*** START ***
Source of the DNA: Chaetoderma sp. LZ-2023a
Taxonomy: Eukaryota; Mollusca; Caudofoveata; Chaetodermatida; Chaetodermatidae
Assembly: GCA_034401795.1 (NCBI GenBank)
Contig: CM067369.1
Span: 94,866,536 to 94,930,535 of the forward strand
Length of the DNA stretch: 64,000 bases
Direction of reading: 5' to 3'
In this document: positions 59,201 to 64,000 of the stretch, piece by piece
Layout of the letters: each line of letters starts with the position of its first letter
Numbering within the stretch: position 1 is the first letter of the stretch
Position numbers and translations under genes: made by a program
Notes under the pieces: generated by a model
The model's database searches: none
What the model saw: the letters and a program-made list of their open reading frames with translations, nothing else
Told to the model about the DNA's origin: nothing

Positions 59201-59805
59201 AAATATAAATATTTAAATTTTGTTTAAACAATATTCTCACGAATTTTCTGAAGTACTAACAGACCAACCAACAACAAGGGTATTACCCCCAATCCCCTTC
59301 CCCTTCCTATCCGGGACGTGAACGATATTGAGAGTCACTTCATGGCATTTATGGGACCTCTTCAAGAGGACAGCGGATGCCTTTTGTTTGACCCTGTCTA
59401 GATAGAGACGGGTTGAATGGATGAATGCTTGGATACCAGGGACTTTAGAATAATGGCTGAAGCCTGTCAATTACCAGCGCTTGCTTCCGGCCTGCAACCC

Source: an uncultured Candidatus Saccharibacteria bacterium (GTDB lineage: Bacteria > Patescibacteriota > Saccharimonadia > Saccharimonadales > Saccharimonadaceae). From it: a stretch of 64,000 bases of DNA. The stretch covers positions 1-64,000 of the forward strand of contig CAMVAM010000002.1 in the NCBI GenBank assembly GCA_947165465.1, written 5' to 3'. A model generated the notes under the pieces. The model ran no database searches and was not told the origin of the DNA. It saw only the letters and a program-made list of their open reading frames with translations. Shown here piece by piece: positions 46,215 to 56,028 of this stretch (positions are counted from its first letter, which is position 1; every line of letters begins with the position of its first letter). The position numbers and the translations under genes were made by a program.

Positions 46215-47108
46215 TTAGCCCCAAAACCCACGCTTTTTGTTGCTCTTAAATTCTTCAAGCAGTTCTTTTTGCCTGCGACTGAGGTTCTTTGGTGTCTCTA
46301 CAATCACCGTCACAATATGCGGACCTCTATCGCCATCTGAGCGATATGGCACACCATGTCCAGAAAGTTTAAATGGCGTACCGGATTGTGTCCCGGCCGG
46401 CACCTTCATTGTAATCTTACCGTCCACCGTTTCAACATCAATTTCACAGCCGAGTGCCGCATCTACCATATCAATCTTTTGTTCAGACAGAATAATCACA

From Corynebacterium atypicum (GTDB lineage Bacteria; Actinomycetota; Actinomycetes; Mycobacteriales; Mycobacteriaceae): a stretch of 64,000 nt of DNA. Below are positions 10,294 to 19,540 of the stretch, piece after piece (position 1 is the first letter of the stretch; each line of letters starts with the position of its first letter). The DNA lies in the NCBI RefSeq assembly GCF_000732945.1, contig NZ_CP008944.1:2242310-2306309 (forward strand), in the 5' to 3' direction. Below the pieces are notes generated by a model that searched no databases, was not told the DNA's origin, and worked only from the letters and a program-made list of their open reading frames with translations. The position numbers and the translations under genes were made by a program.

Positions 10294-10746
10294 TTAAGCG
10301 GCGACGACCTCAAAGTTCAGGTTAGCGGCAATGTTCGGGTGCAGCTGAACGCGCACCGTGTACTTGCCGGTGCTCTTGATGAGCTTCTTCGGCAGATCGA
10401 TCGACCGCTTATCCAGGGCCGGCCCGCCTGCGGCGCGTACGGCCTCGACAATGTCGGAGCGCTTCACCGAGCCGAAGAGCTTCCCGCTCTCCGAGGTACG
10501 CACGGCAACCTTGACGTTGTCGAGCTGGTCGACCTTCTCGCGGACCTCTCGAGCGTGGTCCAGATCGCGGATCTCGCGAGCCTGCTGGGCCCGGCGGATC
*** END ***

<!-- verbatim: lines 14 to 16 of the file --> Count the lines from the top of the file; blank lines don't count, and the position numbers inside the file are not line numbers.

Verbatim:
What the model saw: the letters and a program-made list of their open reading frames with translations, nothing else
Told to the model about the DNA's origin: nothing

Positions 59201-59805